Plant hedgerows and avenues of trees to remember COVID victims, says Prince Charles

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The Prince of Wales has suggested that avenues of hedgerows and trees could be planted across the country to remember those who have died during the COVID-19 pandemic.

Prince Charles makes the comments in an article written for Country Life magazine to mark his 73rd birthday.

Talking about the environmental importance of hedgerows as "the country's single biggest nature reserve", he writes: "I have always felt that avenues are a wonderful enhancement to the landscape and give great pleasure to so many people, as well as providing another way of planting more trees in general."

Explaining how they could be planted in memory of those who have lost their lives to COVID-19, he added: "Over the past two years of this dreadful pandemic, I have also felt that commemorating all those who have so tragically died through planting avenues in their memory in different parts of the country, whether in towns, cities or the countryside, might be something worth considering."

The prince, who is a keen hedge layer himself, has planted more than 15 miles of hedgerows at his Gloucestershire home Highgrove over the years, and also encouraged more hedge laying at the Sandringham estate in Norfolk, which he manages on behalf of the Queen.

Describing his own battle with prickly trees and shrubs each winter, he says in the article: "Our remaining hedgerows are still the country's single biggest nature reserve, offering important green corridors and an abundance of food and protection for wildlife…This is why, despite looking as if I have just come off the field at Agincourt, I continue to wrestle each winter with lethal hawthorn and blackthorn branches in an attempt to lay some of the hedges I have planted over the past 41 years."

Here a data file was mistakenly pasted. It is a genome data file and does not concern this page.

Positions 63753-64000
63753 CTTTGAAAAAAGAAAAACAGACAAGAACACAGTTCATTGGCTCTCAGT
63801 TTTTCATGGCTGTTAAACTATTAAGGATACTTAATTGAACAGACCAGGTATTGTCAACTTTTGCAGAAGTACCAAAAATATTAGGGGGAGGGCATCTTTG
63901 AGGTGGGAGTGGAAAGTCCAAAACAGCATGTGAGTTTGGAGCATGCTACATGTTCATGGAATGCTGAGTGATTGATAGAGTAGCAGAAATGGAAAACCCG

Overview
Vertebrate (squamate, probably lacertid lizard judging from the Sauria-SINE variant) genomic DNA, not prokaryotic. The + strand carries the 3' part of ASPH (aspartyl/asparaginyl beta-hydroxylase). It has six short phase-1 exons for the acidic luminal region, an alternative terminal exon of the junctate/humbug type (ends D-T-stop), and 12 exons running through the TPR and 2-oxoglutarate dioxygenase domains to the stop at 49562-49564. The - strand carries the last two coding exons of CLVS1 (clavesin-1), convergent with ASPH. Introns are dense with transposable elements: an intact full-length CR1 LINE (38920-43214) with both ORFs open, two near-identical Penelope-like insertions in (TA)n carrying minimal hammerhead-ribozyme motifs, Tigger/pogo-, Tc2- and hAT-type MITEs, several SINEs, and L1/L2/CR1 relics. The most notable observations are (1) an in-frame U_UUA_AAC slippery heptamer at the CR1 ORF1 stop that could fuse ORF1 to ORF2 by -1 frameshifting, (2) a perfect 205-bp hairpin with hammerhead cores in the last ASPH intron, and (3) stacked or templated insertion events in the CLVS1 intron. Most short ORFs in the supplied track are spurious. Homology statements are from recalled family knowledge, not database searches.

The royal fascination with tree planting is really expected to take off next year. The prince explains how the Duchy of Cornwall is planning to celebrate Prince William's 40th birthday next year with the planting of tree avenues.

In addition, the Queen's Green Canopy (QGC) scheme, of which Charles is patron, is calling on the public to "plant a tree for the jubilee" to mark the Queen's Platinum jubilee.

Seventy years as monarch for his mother also means Charles will be marking 70 years as heir to the throne and the Duke of Cornwall, so the Duchy of Cornwall is preparing to plant 70 copses, each with 70 trees, at prominent locations on its land, the prince said.

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